How to Help Your Daughters ACHIEVE SUCCESS – Finding the right Baby Name For Girls

When it comes to naming your daughters, choosing a more masculine-sounding name can help her advance her career. At the very least if she’s going to be a lawyer.
Baby Names for Girls
According to a recent University of South Carolina study that studied females in the legal field, women with masculine sounding names were more successful. This study centered on women attorneys because it is really a more male-dominated field and compared salaries and potential for career advancement to learning to be a judge.
This study shows that if Sue (a traditionally female name) changes her name to Kelly (a far more gender-neutral name) she improves her chances of becoming a judge by 5%. However, if Sue takes a big leap and changes her name to Cameron (a more predominately male name) she’s now tripled her likelihood of hearing the words, “Your Honor.”
Misty Harris of the Vancouver Sun noted in a recent article that even though researchers accounted for family wealth, age and experience, they still found a “statistically significant wage gap existed in favor of female attorneys with masculine names.”
Bentley Coffey, an economist at Clemson University in SC said this in explaining the results, “When we see a masculine name, something inside our subconscious is cued. There seems to be a subtle sexist notion, even if it’s not gender discrimination per se.” That’s interesting, but what about people like Hillary Clinton? Hillary is a rather feminine-sounding name and she’s an attorney that seems to have advanced her career quite nicely. Well, of course, we know in research these exact things happen; they’re called outliers. Malcolm Gladwell even wrote a book about it.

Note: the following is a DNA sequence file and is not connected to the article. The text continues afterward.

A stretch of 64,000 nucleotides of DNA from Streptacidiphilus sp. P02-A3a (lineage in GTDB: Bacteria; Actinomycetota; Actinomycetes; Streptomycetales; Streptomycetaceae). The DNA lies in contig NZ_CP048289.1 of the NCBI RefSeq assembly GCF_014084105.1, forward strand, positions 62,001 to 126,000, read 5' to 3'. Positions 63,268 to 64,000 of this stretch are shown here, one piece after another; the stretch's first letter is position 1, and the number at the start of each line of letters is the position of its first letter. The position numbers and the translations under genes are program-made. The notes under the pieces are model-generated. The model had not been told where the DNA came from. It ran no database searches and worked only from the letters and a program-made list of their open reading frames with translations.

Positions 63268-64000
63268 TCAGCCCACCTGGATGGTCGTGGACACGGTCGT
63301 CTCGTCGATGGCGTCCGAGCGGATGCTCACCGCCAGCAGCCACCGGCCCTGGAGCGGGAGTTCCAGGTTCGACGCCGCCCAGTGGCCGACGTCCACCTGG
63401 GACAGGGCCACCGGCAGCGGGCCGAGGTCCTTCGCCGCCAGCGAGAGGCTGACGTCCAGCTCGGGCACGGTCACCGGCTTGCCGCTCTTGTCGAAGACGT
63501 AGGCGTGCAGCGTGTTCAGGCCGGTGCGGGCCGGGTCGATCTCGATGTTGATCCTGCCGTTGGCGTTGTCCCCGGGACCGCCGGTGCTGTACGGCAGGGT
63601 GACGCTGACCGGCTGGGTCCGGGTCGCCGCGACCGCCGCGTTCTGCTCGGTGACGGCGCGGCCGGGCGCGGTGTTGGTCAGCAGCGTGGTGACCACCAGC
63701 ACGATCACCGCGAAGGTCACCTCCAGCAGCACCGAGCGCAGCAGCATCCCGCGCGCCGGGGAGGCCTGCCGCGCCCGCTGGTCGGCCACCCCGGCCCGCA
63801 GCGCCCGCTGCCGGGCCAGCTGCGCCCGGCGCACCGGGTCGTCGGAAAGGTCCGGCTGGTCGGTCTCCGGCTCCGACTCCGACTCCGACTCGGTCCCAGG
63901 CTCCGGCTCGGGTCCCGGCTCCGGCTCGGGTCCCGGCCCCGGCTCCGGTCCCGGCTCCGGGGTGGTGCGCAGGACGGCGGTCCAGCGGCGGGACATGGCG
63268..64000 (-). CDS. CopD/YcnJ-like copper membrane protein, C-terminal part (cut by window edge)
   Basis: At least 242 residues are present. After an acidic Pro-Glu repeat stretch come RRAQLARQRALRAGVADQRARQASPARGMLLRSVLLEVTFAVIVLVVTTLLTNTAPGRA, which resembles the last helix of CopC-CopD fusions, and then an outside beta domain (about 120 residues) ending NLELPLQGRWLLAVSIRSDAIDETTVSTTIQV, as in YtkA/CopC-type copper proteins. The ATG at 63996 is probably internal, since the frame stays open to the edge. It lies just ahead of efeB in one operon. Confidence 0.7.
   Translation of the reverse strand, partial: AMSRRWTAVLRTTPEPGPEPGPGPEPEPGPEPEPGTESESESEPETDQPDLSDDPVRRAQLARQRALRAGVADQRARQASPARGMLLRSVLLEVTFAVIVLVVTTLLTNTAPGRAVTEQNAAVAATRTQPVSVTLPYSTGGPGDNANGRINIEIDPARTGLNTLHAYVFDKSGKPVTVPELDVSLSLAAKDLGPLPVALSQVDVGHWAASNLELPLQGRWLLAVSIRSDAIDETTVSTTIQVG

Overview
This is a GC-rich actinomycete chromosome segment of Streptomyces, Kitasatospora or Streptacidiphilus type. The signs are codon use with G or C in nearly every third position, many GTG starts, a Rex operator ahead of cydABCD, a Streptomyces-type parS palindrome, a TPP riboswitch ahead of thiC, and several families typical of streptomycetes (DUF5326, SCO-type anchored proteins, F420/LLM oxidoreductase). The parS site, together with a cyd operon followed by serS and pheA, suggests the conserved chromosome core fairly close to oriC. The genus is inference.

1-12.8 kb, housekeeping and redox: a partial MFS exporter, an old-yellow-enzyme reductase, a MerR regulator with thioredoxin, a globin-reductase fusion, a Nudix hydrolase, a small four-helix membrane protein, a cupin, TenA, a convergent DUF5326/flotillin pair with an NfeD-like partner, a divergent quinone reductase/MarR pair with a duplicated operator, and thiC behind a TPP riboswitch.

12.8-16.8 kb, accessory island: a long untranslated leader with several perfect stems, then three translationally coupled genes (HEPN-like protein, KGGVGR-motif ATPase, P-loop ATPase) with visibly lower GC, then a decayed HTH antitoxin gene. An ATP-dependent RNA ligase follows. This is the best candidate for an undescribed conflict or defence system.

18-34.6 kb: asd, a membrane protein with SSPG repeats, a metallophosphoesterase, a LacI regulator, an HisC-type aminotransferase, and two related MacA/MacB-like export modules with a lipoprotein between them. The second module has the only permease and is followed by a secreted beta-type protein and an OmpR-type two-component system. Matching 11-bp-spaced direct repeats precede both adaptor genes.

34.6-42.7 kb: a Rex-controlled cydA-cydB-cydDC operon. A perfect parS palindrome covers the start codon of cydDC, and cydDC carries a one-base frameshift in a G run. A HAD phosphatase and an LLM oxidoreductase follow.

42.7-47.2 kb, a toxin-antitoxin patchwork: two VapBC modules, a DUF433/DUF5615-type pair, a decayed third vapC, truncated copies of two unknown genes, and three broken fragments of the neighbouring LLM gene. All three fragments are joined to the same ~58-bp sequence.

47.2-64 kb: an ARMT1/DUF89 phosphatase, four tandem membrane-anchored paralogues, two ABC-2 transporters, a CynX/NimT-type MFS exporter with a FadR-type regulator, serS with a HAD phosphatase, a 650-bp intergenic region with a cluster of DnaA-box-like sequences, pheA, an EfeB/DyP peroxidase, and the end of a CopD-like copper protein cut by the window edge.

Coffey himself is convinced of the outcomes of this study and for that reason Ms. Harris reports that he and his wife named their daughter Collins. Beyond the legal field, the article points out that author J.K. Rowling opted for her initials on her books instead of her female-sounding name (Joanne) to help increase readership among boys. Female scientists have already been known to do a similar thing – they sometimes use their initials on papers in order to avoid an overtly feminine-sounding name.

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